When I started looking at Mylan, one thing that stood out: Executive compensation.
In 2011, Mylan’s longtime chief executive Robert Coury, who gave up the post at the end of the year to become executive chairman (he’s also chairman of the board) earned cash compensation of $7.4 million.
Sounds like a lot — and it is, especially given Mylan’s size.
According to Equilar, Coury’s cash compensation, which includes the cash bonus and non-equity incentive plan comp, is the highest in the drug industry. Runner-up, with $6.3 million, was Lamberto Andreotti of Bristol-Meyers Squibb .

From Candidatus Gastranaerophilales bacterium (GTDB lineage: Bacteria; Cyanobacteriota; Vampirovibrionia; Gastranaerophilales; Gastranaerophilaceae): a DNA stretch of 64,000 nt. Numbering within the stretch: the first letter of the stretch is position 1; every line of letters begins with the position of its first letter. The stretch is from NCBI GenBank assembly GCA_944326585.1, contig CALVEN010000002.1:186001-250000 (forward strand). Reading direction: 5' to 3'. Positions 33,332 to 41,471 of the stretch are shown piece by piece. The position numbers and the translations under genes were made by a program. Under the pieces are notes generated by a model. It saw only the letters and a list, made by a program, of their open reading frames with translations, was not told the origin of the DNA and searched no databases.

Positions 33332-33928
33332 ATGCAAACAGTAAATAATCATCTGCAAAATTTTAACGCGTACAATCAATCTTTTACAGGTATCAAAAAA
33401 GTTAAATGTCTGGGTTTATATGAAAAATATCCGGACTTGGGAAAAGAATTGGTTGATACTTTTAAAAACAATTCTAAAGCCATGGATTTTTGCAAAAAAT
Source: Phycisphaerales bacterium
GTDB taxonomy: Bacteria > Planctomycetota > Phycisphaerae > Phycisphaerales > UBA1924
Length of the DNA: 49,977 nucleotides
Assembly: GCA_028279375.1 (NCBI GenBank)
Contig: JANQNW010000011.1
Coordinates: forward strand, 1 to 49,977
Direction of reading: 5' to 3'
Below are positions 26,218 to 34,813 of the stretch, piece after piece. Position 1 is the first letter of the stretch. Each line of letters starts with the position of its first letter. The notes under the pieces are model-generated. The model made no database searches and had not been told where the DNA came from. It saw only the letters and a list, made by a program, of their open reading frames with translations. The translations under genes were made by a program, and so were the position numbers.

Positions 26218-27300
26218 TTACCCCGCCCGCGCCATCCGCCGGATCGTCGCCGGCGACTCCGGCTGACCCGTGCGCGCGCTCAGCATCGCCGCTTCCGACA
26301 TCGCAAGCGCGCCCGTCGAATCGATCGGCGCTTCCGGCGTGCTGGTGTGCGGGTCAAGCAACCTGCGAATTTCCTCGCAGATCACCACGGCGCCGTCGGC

Yet (and here’s the important part) Mylan’s revenues last year of $6.1 billion and market cap of around $9.4 billion are dwarfed by Bristol-Meyers, which boasted revenue last year of $21 billion and has a market cap of $55 billion.
As for total comp: Coury’s $16.7 million, including stock and options awards, was second to Ian Read’s $18.1 million at Pfizer . But Pfizer has a market cap of $168 billion and sales of $67.4 billion.
And if you were wondering: In 2011, Mylan’s stock rose 1.96 percent vs. 23.96 percent for Pfizer and 33.4 percent for Bristol-Myers.
Mylan did not respond to my inquiry about the level of Coury’s pay.
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